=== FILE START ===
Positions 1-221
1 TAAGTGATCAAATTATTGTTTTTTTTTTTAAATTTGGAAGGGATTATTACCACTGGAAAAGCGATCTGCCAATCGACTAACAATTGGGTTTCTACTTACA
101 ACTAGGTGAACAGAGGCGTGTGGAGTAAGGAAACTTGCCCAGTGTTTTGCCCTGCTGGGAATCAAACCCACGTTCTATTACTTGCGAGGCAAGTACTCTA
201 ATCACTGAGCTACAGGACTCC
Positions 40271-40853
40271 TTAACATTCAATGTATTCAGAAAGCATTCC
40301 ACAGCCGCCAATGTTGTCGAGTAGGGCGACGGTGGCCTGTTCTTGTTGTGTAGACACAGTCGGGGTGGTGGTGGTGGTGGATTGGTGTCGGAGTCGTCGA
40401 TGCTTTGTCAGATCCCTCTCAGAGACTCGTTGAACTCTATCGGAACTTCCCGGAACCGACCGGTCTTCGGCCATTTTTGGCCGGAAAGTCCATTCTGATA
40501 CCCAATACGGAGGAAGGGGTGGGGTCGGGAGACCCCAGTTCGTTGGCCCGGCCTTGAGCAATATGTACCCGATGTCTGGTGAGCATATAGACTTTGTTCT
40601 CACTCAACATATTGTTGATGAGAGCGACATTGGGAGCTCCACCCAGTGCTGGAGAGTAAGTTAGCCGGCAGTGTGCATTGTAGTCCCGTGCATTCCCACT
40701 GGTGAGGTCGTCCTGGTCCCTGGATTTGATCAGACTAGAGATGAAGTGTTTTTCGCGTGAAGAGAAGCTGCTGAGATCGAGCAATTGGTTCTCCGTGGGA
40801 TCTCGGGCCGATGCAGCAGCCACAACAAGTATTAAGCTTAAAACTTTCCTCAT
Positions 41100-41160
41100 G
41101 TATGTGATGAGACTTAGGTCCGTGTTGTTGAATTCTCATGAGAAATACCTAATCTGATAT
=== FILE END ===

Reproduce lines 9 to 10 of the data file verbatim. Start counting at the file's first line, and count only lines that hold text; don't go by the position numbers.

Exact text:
40501 CCCAATACGGAGGAAGGGGTGGGGTCGGGAGACCCCAGTTCGTTGGCCCGGCCTTGAGCAATATGTACCCGATGTCTGGTGAGCATATAGACTTTGTTCT
40601 CACTCAACATATTGTTGATGAGAGCGACATTGGGAGCTCCACCCAGTGCTGGAGAGTAAGTTAGCCGGCAGTGTGCATTGTAGTCCCGTGCATTCCCACT